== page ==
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Form: Latin.
A body of men whose business it was to maintain the forms of international relationship. The institution was universal in Italy. In Rome its introduction was ascribed to Numa or Ancus Martius. Here the fetiales formed a collegium of twenty members elected for life, and filled up vacancies in their body by co-optation. They were in early times exclusively patricians, but at all times it was necessary that they should belong to the highest classes. Their duties were, in case of conflicts arising with other nations, to give an opinion, based on the merits of the case, upon the question of war or peace; to give, or to demand in person, satisfaction by delivering up the guilty individual, to declare war or conclude peace, and to give the sanction of religion to both acts. On all these occasions they went out wearing their sacerdotal dress, and the insignia of their office. Before them one of the members of the collegium carried the sacred plants which they had gathered on the Capitol after asking permission of the magistrate on whose commission they were acting, king, consul, or praetor. If satisfaction was to be demanded from another nation, a number of fetiales was sent under the leadership of a speaker, the pater patratus, with the forms of a special ceremonial. Supposing satisfaction given, they took the offender with them, and parted in peace; if the other party asked for time to consider the matter, this was granted to ten days and extended to thirty. If, after this, satisfaction were not given, the speaker made a solemn protest, adding that the Roman people would now take the matter into its own hands. Supposing now that war were decided on, the speaker, in presence of at least three witnesses, uttered the solemn declaration, and threw a bloody lance into the enemy's territory. After the war with Pyrrhus this ceremony was performed at the Column of War near the temple of Bellona, and the declaration of war was carried to the general in command according to the form prescribed by the law of the fetiales. If it was in contemplation to bring the war to a close, and the enemy had not made an unconditional surrender, the fetiales, with the authority of a senatus consultum, and in the name of the State, either concluded a truce for a definite number of years, or a formal alliance. The general, if he made peace without the consent of the Roman people, did so on his own responsibility and without binding the State. If the people were dissatisfied with the terms, the fetiales delivered the general up, naked and handbound, to the enemy. In case of the alliance being concluded, the pater patratus took a flint stone, which was preserved in the temple of Jupiter Feretrius, and slew a swine therewith, first reading out the terms of the alliance, and then appealing to Jupiter, in case the Roman people maliciously broke the treaty, to smite them as he would smite the animal. He then signed the document, which bound the collegium of fetiales to see that the treaty was observed. It was also usual for the civil magistrate to make oath by Jupiter, Mars, and Quirinus, on a sceptre which was likewise taken from the temple of Jupiter Feretrius. Since the Second Punic War there is but little mention of the action of the fetiales, but its existence can be traced as late as the middle of the 4th century A.D.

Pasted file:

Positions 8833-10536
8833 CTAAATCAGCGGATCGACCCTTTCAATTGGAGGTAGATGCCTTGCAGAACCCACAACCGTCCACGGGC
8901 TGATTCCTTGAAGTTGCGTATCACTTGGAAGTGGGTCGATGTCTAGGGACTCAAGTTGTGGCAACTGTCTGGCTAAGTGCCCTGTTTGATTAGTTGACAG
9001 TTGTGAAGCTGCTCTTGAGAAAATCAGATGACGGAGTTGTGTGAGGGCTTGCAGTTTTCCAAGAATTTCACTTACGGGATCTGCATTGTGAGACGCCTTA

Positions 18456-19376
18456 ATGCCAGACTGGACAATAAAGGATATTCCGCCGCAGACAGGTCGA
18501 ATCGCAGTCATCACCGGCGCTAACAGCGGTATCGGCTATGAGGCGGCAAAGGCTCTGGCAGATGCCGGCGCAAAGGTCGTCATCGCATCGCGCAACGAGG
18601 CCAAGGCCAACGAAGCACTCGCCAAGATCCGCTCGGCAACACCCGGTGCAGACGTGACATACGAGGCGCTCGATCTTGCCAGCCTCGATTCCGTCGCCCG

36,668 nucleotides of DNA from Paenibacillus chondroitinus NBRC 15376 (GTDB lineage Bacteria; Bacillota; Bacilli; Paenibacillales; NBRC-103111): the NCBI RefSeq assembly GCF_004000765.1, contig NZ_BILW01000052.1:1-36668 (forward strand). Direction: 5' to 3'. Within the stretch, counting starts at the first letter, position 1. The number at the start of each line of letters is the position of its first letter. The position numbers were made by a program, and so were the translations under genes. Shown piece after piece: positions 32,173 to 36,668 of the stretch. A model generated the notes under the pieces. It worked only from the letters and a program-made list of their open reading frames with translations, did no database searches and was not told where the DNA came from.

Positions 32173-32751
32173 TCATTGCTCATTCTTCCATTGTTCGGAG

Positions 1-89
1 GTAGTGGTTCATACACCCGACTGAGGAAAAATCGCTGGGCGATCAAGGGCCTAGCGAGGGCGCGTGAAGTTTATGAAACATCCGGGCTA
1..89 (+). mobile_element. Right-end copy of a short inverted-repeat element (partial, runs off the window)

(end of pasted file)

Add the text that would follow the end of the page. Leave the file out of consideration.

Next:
Type: Standard
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